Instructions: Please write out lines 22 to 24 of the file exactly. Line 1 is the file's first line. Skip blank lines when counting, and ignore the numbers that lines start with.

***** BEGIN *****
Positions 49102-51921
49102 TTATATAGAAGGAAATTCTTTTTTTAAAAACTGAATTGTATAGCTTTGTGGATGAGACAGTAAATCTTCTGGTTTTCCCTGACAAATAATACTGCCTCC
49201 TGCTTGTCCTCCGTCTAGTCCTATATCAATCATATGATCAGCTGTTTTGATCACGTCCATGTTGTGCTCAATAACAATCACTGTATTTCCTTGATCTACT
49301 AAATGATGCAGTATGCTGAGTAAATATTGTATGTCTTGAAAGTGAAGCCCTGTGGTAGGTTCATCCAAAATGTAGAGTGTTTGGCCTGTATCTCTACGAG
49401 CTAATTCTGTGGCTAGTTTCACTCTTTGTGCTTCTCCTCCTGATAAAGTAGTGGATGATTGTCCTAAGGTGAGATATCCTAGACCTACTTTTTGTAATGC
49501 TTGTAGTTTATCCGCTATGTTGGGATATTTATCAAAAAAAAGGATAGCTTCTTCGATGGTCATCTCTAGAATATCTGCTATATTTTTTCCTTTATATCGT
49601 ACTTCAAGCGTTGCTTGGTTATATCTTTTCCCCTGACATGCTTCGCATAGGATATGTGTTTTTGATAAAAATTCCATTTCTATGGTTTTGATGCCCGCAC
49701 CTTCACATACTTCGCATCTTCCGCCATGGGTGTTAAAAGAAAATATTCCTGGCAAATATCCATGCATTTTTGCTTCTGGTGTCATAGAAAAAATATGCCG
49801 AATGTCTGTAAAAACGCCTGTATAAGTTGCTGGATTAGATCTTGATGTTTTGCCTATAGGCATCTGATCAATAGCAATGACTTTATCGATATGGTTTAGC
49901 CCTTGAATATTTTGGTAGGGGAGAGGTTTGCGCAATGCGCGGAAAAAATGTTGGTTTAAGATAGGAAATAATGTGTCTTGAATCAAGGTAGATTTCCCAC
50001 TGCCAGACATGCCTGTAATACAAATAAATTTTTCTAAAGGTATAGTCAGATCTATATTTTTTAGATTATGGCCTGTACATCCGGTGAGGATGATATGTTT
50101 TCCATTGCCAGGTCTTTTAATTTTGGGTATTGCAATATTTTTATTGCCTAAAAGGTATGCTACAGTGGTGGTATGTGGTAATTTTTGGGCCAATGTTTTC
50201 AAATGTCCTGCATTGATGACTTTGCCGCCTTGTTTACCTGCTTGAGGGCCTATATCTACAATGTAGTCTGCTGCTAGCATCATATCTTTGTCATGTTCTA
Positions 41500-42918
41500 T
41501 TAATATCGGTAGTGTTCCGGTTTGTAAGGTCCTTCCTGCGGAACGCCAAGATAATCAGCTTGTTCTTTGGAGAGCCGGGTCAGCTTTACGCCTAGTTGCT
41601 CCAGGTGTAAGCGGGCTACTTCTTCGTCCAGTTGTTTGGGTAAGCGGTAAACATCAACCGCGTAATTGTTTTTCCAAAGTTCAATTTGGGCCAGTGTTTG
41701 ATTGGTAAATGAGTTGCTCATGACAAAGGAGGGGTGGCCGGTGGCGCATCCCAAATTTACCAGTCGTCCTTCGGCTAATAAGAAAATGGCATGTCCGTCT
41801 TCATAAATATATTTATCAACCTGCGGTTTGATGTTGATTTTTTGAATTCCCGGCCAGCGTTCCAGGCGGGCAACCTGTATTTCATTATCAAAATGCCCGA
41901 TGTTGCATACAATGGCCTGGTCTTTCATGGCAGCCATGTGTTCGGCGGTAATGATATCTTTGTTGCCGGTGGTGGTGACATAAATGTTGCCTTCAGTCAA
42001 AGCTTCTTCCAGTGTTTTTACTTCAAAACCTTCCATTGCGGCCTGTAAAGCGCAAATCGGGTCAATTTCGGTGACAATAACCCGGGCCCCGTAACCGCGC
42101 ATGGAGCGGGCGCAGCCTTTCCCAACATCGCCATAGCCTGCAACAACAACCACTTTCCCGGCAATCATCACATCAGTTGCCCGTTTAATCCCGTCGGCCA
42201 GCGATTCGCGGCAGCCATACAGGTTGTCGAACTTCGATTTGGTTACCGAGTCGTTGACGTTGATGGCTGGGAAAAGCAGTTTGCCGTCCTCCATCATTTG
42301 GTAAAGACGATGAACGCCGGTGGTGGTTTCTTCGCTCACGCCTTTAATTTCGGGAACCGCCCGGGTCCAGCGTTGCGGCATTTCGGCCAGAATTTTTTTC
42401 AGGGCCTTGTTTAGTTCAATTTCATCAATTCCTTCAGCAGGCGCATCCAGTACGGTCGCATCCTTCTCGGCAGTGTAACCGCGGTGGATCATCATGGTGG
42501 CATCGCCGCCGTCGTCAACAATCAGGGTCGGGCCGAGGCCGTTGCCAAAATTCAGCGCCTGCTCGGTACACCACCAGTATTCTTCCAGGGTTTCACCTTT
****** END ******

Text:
42101 ATGGAGCGGGCGCAGCCTTTCCCAACATCGCCATAGCCTGCAACAACAACCACTTTCCCGGCAATCATCACATCAGTTGCCCGTTTAATCCCGTCGGCCA
42201 GCGATTCGCGGCAGCCATACAGGTTGTCGAACTTCGATTTGGTTACCGAGTCGTTGACGTTGATGGCTGGGAAAAGCAGTTTGCCGTCCTCCATCATTTG
42301 GTAAAGACGATGAACGCCGGTGGTGGTTTCTTCGCTCACGCCTTTAATTTCGGGAACCGCCCGGGTCCAGCGTTGCGGCATTTCGGCCAGAATTTTTTTC